Haggard followed by The
Derailers (June 8, 2002) Merle Haggard is one
of country music's most enduring icons. Haggard performs
Blues" and "Ain't No Ridin' Bareback Anymore." The Derailers
have been creating their original brand of music since
the early '90s. Highlights from the Austin quintet's performance
include "She Left Me Cold" and "Play Me the Waltz of the
Panic (June 15, 2002) Georgia jam band Widespread
Panic is one of the biggest draws on the international
concert circuit. Highlights include "Travelin' Light,"
"Dying Man" and "Porch Song."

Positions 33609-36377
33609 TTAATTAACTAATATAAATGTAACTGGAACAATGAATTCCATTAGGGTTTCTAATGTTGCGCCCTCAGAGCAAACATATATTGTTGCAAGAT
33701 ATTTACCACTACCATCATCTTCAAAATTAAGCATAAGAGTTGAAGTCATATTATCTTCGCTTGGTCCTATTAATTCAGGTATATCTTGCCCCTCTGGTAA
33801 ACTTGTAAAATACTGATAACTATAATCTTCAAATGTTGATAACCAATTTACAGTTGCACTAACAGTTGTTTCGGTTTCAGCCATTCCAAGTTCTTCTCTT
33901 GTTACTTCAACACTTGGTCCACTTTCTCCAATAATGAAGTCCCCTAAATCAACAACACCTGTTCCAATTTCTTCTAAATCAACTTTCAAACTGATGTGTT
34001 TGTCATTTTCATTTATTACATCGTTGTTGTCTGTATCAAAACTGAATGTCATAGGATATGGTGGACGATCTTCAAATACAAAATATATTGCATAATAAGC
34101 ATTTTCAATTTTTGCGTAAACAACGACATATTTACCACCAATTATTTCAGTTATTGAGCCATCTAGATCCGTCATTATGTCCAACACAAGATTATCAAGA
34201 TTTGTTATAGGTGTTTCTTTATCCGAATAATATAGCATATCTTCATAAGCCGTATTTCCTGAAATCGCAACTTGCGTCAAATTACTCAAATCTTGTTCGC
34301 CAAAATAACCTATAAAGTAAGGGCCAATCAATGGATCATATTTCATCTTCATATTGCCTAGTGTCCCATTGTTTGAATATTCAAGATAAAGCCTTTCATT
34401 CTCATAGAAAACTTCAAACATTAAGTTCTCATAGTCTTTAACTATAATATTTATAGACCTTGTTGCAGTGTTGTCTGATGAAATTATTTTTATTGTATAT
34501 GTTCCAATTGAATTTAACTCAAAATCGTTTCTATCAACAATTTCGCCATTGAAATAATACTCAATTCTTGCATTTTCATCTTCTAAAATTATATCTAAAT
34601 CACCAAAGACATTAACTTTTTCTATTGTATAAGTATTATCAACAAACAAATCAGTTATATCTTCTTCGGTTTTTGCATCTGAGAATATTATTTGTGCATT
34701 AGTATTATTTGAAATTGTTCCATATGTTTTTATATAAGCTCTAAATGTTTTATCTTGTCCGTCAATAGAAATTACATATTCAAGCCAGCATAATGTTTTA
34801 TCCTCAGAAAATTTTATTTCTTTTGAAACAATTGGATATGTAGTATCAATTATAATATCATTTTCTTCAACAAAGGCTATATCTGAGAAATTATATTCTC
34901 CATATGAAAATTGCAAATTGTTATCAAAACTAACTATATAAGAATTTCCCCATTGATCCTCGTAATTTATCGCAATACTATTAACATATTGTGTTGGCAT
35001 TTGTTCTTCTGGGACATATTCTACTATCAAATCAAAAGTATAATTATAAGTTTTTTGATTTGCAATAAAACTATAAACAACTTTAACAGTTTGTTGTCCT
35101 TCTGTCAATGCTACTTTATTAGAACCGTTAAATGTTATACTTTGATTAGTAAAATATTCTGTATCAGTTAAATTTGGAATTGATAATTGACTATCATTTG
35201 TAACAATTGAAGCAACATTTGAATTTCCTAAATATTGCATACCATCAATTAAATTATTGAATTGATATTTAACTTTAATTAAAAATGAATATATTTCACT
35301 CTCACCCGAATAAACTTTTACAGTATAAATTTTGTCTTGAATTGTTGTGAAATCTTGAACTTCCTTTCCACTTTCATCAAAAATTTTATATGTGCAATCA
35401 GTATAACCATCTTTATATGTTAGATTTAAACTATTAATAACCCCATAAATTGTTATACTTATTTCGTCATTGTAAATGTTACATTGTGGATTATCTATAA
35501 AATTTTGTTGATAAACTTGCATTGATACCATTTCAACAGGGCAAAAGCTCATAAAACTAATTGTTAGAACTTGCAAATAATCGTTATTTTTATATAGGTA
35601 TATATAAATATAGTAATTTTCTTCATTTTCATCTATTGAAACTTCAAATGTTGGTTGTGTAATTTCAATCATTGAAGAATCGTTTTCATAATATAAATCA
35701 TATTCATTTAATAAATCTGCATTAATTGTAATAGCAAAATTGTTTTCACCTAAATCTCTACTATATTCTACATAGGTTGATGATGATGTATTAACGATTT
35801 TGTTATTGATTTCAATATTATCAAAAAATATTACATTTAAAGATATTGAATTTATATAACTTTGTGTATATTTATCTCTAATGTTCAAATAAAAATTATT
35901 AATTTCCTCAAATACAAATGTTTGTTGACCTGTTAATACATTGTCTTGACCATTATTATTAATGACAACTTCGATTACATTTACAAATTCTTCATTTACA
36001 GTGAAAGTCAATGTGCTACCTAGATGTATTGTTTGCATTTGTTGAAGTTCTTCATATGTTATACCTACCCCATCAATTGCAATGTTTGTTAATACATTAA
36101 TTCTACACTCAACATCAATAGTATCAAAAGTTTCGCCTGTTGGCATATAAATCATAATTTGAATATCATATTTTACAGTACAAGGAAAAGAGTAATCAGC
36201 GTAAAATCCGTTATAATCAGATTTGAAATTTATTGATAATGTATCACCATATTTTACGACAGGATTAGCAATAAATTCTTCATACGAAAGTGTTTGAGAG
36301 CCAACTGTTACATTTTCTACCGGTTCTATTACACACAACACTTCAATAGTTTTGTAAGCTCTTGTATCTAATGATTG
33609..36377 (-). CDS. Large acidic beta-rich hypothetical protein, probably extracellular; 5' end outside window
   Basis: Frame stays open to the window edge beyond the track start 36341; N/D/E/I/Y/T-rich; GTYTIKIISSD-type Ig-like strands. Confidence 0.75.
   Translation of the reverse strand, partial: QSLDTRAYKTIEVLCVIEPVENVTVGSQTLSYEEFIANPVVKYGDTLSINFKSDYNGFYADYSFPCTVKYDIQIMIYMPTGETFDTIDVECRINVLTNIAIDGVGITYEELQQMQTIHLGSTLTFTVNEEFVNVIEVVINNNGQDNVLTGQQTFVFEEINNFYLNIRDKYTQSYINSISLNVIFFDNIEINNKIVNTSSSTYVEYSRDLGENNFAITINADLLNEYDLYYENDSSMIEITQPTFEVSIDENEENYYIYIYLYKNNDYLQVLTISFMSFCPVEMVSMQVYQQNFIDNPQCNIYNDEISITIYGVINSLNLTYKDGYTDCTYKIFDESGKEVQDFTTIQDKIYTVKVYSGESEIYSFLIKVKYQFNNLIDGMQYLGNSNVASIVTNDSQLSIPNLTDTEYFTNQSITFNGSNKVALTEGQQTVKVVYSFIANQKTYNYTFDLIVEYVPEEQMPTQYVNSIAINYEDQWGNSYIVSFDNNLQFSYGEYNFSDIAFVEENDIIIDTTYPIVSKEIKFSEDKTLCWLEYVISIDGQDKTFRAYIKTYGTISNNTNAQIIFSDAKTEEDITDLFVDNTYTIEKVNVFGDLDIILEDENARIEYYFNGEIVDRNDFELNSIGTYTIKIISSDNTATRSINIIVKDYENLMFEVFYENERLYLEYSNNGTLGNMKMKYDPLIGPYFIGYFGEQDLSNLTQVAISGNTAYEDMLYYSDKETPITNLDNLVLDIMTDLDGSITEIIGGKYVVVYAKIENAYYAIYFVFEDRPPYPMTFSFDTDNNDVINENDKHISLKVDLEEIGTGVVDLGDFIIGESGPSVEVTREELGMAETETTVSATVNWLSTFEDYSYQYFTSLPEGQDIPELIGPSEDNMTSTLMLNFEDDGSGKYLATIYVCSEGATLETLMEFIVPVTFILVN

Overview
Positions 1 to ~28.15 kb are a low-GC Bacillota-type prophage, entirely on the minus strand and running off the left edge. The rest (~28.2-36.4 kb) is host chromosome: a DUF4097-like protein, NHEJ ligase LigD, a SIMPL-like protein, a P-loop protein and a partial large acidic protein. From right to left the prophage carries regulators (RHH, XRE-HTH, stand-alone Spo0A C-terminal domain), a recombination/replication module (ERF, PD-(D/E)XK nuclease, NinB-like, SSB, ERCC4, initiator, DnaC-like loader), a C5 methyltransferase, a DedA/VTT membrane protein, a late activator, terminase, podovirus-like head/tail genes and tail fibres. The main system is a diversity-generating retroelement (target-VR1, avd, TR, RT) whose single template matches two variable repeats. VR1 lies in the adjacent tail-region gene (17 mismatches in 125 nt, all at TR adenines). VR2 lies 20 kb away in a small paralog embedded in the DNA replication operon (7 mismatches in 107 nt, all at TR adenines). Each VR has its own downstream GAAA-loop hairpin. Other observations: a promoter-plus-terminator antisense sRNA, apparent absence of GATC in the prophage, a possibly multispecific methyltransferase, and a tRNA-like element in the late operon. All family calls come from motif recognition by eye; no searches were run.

Gray followed by Dar
Williams (June 22, 2002) David Gray combines
techno beats with folk lyric and guitar to produce a
style all his own. Highlights
include "Faster Sooner Now" and "Babylon." Dar Williams
crafts tunes that resonate with passion and integrity.
The folk-rock singer-songwriter performs "Are You Out
There?" and "I Won't Be Your Yoko Ono."
Waits (June 29, 2002) First broadcast in 1979,
New York singer-songwriter Tom Waits performance has
become one of the most requested shows. The raspy-voiced
iconoclast performs "Bullets," "On the Nickel," "Romeo
Is Bleeding" and more.
& Dunn (July 6, 2002) Nashville's chart-topping
duo, Brooks & Dunn, dazzle fans with 10 years of their
biggest hits during this hour-long performance. Highlights
include the rockin' "Hard Workin' Man" and the smash-hit
"Boot Scootin' Boogie."
Loveless followed by Del
McCoury Band (July 13, 2002) Country star Patty
Loveless is among the most respected artists in her